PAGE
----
Southern Company (NYSE:SO) reported earnings Wednesday, matching revenue expectations but slightly underwhelming on earnings. With costs headed higher, let's take a look to see if this dividend stock is priced for perfection.

Number crunching
On top-line growth, Southern nailed it. The utility pulled in $3.9 billion in sales, 8.1% higher than Q1 2012 and a respectable 4% above analyst expectations.

On adjusted earnings, Southern managed just fine. Diluted EPS clocked in at $0.49, missing the market's $0.50 prediction by one cent.

But to make money, you have to spend money, and Southern spent more than Wall Street (or the company itself) expected. Unadjusted earnings added up to $0.09 EPS, compared with $0.42 for last year's first quarter.

The two main cost culprits: (1) a $16 million after-tax charge from restructuring a leveraged lease investment and (2) a $333 million after-tax charge for increased construction costs at a new Kemper County, Miss., power plant.

According to President and CEO Thomas Fanning:

In keeping with our commitment to customers, Southern Company will fully absorb the increased costs related to the Kemper project. This decision enables us to maintain our commitment to the Mississippi Public Service Commission under the settlement agreement, while retaining the benefits of 21st century coal for customers.

The most recent earnings report comes after a flurry of press releases earlier this week announced a newly increased dividend, purchase plans for 250 MW of wind, a 139 MW solar acquisition, and cost troubles at the Kemper plant.

Go with the flow
Southern's strategy isn't so different from other utilities. Its current 4.2% dividend yield puts Southern above most other utilities, but it's not a dividend stock standout. AEP also announced a 4.3% dividend increase this week, marking its 412th consecutive quarter of dividend distributions.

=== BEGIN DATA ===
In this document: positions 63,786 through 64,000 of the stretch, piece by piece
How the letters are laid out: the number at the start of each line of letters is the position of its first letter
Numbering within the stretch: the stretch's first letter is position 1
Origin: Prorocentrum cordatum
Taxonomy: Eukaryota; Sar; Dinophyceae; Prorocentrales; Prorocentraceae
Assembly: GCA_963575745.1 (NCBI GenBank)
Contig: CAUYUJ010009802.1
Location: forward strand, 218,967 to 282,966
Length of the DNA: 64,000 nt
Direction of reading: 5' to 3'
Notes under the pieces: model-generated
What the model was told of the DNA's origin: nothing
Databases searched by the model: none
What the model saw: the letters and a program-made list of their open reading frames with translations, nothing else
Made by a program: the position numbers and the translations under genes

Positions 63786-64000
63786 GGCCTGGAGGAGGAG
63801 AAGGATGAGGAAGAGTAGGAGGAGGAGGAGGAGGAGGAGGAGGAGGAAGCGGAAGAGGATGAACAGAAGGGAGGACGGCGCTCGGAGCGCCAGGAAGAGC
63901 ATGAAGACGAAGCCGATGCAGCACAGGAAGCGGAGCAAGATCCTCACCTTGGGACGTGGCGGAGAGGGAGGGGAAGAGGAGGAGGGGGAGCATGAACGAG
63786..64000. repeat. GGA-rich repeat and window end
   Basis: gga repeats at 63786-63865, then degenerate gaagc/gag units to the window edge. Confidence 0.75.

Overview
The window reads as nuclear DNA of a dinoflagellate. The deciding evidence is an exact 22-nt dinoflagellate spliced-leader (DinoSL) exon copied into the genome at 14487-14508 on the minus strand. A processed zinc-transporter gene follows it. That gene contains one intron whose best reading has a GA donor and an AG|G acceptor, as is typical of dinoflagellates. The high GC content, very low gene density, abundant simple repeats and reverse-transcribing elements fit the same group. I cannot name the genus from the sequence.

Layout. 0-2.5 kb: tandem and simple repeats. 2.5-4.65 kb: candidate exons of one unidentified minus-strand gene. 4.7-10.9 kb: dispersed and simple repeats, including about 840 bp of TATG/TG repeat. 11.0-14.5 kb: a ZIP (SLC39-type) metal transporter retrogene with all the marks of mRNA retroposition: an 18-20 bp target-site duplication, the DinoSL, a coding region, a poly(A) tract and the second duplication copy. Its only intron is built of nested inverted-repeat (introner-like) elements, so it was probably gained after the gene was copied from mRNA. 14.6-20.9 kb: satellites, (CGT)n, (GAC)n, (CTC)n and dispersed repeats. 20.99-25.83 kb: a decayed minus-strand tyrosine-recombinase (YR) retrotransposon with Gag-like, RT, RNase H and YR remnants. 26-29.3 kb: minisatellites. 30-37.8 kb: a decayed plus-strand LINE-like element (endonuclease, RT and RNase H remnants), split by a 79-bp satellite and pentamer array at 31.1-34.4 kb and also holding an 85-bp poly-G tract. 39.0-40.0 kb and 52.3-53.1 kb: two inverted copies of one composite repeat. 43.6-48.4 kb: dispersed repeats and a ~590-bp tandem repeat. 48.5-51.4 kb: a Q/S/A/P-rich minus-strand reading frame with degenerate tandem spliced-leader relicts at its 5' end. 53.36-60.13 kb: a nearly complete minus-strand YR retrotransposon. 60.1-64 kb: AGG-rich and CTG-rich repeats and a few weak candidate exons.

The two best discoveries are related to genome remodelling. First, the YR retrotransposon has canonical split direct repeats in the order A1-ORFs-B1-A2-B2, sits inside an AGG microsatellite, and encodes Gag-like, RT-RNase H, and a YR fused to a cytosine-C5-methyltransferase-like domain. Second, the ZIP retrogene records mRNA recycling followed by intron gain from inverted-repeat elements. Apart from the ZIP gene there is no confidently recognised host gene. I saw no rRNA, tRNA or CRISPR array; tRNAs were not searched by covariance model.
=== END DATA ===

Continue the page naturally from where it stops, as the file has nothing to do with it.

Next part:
Southern's venture into renewables isn't a solo sojourn, either. Earth Day announcements shed green light on a variety of utilities' environmental efforts. Southern's teaming up with First Solar for its solar foray, while a partnership with Ted Turner's renewable energy company will wind up Southern's wind capacity .

While Southern's 1,250 MW of renewable generation capacity don't count for much of its 43,500 MW total generation, Atlantic Power is banking heavily on wind to pull its profits out of the red. The smaller utility acquired wind-heavy Ridgeline Energy last year and plans to focus on natural gas and renewables for future growth.

What does Q1 change?
Excluding one-time costs, there are no major movers for this dividend stock's new earnings report. Weather was the main reason for the utility's $0.07 year-over-year improvement, pushing retail sales up 2.3%. 

On the generation front, gas/oil took a larger piece of Southern's energy portfolio, up 2 percentage points to 47%. Coal remained steady at 32%, while nuclear dropped 3 percentage points to 16% and hydro headed up 1 point to 5%. 

Will Southern soar?
Southern shares fell 1.3% on its earnings announcement, signaling the market's disappointment with the utility's new costs. The Kemper plant will ultimately slice another $540 million off the utility's books, a price that doesn't match up with Southern's newly increased dividend. With natural gas prices headed higher, I'd rather see a steady diversification strategy than a bigger payout.

For Southern to deliver, the utility needs to:

  1. Control costs (Kemper keeps me unconvinced).
  2. Stay smart on its dividend distributions (the new increase is no good).
  3. Ramp up its renewables diversification (recent news has me optimistic here).

Until I can be sure that management is seriously strategizing to pull through on these three points, I'll leave this dividend stock on the sideline of my portfolio.